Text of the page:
10 commander of 708 Brigade; is that correct?

11 A. This was as of the 1st of March 2002.

12 Q. Thanks. From September 2003 to June of 2004, you were commander

13 of the 708 Brigade; is that right?

14 A. Correct.

15 Q. And from June of last year, 2004, you have been the head of

16 Department for Civil and Military Cooperation of the 5th Reserve Division

17 of the VRS based at Sokolac; is that correct?

18 A. Correct.

19 Q. In late 2004, as a result of a request for assistance from the

20 Office of the Prosecutor, did you receive an order requiring you to

21 examine certain documents and collate information relating to certain

22 documents?

23 A. Yes.

24 Q. Did you subsequently make inquiries of fellow officers, including

25 retired officers, and examine -- let me withdraw that and start the

Page 8358

1 question again.

2 Did you subsequently make inquiries of fellow officers, including

3 retired officers, regarding a collection of documents held by the 5th

4 Reserve Division?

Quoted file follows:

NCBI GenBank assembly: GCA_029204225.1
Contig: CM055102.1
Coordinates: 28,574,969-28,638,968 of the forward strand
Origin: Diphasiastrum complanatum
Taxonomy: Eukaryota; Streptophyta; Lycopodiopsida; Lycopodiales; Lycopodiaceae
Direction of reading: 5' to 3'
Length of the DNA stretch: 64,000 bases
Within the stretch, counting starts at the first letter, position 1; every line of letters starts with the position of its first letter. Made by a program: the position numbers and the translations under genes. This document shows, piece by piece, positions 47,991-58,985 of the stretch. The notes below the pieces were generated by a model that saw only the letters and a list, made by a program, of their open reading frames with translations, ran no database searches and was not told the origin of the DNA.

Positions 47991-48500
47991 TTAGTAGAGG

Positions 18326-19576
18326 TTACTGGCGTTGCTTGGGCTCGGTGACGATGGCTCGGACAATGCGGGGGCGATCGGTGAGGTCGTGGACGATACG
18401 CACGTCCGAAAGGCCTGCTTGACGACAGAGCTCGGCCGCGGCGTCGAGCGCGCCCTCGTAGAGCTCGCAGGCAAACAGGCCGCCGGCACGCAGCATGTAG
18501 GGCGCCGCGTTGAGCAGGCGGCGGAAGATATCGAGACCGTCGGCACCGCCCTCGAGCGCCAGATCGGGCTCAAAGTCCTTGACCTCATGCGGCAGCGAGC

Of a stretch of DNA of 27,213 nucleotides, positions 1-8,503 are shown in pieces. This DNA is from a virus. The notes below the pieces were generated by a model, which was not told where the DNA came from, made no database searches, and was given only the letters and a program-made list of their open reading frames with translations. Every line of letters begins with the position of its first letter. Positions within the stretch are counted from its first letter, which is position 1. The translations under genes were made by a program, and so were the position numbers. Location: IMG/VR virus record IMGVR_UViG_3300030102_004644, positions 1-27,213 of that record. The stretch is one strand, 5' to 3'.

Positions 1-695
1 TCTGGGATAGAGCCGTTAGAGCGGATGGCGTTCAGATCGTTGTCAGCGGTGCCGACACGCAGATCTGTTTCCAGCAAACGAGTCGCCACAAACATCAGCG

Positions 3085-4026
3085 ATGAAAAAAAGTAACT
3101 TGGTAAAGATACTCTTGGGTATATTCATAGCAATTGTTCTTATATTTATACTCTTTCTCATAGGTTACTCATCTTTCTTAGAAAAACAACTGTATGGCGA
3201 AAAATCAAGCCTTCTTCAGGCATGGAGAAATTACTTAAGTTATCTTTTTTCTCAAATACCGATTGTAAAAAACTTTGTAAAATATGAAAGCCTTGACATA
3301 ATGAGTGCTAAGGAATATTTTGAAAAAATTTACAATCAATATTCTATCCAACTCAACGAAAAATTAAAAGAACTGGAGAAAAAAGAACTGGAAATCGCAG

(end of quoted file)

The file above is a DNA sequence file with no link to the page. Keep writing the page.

5 A. Yes, especially after I learned I would appear as a witness before

6 the Tribunal in The Hague.

7 Q. And also, as a result of that, did you actually come to examine

8 certain documents?

9 A. I didn't examine the documents because in November 2004 the

10 documents were transferred to the Ministry of Defence in Banja Luka.

11 Q. Yes. But did you see the documents and locate the documents?

12 A. I saw the documents in late November 2004 pursuant to a document

13 issued by the General Staff of the army of Republika Srpska about the

14 sending of a report on these documents.

15 Q. Thank you. And did that -- thank you. Did the order that you've

16 spoken of asking you to look into the background and history of

17 documentation carry with it an annex listing certain specific documents,

18 186 them in all?

19 A. That order contained a list of the documents about which a report

20 was required.

21 Q. Thank you. I'd like you to look at this particular list. It's

22 not in dispute, Mr. Radojicic, that this list that you have had just

23 produced to you was in fact attached to the statement that you gave to the

24 Office of the Prosecutor, is that so?

25 A. Correct.

Page 8359

1 Q. All right. And I think your list will show that you signed the

2 back of -- the back of it on the 24th of March 2005; is that right?

3 A. Correct, yes.

4 Q. And if you go to the end of the list, you'll see that it relates

5 to 186 documents; is that correct?